Volunteerism benefits mind, environment, community

Nature club organizes monthly cleanups

Volunteers who clean the shoreline feel connected to their communities.
Volunteers who clean the shoreline feel connected to their communities.

While most people are thinking of ways to volunteer at soup kitchens and senior centers during the holiday season, others are taking an environmentalist approach to volunteering. Every month, groups of Bayonne residents venture out to the city’s shores to pick up trash washed up from the Kill Van Kull and the Hackensack River or dispelled from the city’s 30 combined sewer overflow outlets. The effort helps to beautify the parks and ensure that trash ends up in landfills instead of bodies of water.

Dhwani Shelat, the most recent cleanup crew member, sees the activity as more than that of a good Samaritan. To Shelat, a yoga and meditation instructor, it’s an exercise in mindfulness and a way to de-stress.

“When you meditate, you start moving away from I and me. You start looking into broader aspects where there is a sense of belonging,” Shelat said.  “When there is belonging, you feel responsible for where you live.”

Shelat and her husband, both Jersey City residents, attended shoreline cleanups in October and November at Dennis Collins Park in Bergen Point. For the next cleanup on December 15 at Rutkowski Park, they hope to come with friends from Bayonne.

“We need to treat nature as sacred. This will foster sensitivity, and a sensitive person can’t help but care for the environment.” — Dhwani Shelat

Shelat runs a Facebook page called “I Meditate Bayonne” where residents who practice meditation organize get-togethers. The cleanups are consistent with her belief in the sanctity of nature and the mind.

“We need to treat nature as sacred,” said Shelat. “This will foster sensitivity, and a sensitive person can’t help but care for the environment.”

The benefits of volunteering 

Her beliefs are consistent with many studies that show that volunteering time in an altruistic way helps people stay active and feel more connected to their communities, which wards off feelings of loneliness and depression.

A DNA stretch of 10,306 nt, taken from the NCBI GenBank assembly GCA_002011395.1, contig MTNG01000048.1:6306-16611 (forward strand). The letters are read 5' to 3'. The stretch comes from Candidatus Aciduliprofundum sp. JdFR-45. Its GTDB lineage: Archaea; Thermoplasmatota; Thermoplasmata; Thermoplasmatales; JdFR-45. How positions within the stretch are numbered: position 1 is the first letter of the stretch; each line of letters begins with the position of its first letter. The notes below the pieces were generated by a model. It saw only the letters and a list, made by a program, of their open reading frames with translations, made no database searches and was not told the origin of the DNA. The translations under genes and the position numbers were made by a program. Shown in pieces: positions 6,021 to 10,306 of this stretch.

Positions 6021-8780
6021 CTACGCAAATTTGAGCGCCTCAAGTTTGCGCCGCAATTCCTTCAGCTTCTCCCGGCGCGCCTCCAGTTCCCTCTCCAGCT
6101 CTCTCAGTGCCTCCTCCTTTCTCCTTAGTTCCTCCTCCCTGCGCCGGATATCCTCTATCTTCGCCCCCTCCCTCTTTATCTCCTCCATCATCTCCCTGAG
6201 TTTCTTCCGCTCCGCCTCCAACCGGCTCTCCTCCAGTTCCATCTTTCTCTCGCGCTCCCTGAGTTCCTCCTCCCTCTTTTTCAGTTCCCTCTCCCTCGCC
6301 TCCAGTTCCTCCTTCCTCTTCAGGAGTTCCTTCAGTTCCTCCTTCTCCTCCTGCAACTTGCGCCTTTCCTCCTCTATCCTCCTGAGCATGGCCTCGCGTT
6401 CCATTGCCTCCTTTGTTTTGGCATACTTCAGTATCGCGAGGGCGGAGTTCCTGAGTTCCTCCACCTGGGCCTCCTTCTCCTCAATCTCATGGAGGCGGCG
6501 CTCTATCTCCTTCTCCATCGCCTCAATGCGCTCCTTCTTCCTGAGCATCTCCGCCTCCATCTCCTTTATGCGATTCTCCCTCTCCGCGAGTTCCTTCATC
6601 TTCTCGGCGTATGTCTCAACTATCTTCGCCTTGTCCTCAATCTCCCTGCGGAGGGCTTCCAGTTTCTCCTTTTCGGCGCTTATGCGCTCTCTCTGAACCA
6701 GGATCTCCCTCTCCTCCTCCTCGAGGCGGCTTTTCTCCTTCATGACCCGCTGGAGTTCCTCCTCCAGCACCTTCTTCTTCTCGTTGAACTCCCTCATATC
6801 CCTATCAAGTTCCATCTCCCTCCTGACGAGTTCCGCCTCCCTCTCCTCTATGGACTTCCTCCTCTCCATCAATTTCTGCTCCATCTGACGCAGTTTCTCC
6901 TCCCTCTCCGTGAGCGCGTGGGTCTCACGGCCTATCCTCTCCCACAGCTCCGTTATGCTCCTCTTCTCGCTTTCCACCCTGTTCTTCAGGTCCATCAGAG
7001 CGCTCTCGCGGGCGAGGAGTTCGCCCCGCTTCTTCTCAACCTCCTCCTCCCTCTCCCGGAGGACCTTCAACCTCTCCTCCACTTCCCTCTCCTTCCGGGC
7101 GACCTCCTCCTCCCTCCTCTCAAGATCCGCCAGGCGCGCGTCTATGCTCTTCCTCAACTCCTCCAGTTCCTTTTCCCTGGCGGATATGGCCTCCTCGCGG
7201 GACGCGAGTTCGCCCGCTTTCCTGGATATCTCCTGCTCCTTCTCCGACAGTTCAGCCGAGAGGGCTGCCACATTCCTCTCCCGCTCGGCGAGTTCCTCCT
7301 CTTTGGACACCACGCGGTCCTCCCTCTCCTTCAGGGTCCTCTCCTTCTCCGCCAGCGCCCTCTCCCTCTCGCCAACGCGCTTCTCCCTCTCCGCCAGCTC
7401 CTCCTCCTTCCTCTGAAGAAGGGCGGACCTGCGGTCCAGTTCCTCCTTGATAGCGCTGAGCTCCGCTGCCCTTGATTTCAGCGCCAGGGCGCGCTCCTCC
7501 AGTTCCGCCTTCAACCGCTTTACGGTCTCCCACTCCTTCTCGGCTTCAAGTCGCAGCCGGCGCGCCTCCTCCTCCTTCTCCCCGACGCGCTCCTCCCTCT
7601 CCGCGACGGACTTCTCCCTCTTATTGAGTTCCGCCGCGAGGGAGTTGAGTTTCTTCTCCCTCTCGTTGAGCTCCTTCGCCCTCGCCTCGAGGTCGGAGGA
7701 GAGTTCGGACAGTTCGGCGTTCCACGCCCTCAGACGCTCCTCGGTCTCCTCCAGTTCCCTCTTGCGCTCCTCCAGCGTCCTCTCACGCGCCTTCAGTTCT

The depressing fact that there are eight million metric tons of plastic littering the ocean right now doesn’t deter residents from cleaning.

“If we hadn’t been doing it for so long, there would be 1,500 more bags of trash piled up on the shores,” said Mike Ruscigno, who organizes the Bayonne Nature Club with his wife, Patricia Hilliard. The group is usually composed of around 15 to 20 people, and they’re seeing new volunteers.

“People see us out there cleaning up,” said Ruscigno. “They’re thankful for it, and they say it looks really great. That always makes us feel good when the public comes up and thanks us for cleaning the beach. You feel like you accomplish something. You get to know your neighbors, and you really feel good about it. That’s the fun part about it.”

In September, Boy Scout Troop 25, Bayonne City Council President Sharon Ashe-Nadrowski, and Second Ward Councilman Sal Gullace attended a cleanup. Meanwhile, the city hosts a citywide cleanup for Earth Day in the spring.

“One of the best things about it is you get to go to an area along the beaches and along parks you ordinarily wouldn’t walk out on,” Ruscigno said. “It’s almost like a treasure hunt. You never know what you’re going to see out there and what you’re going to find.”

Rubber ducks and car tires seem to excite volunteers.

The plastic menace

Shelat is focused not only on cleaning up trash after it is disposed, but on not creating trash to begin with. She cheered on Jersey City as it banned single-use plastics, and the state for considering a state-wide ban.

“I think everybody is aware that plastics are harmful,” said Shelat, comparing society’s collective addiction to plastic to smoking. “They know it’s bad for them, and they can’t just quit.”

Those interested in volunteering can contact the Bayonne Nature Club on Facebook or visit its website at bayonnenatureclub.org. While the cleanups are a walk in the park, they are not necessarily easy.

“They said you’re going to get dirty, but we didn’t know what they meant,” said Shelat, who wished she came more prepared for her first cleanup in October. “You want to be prepared to be dirty.”

Rory Pasquariello can be reached at roryp@hudsonreporter.com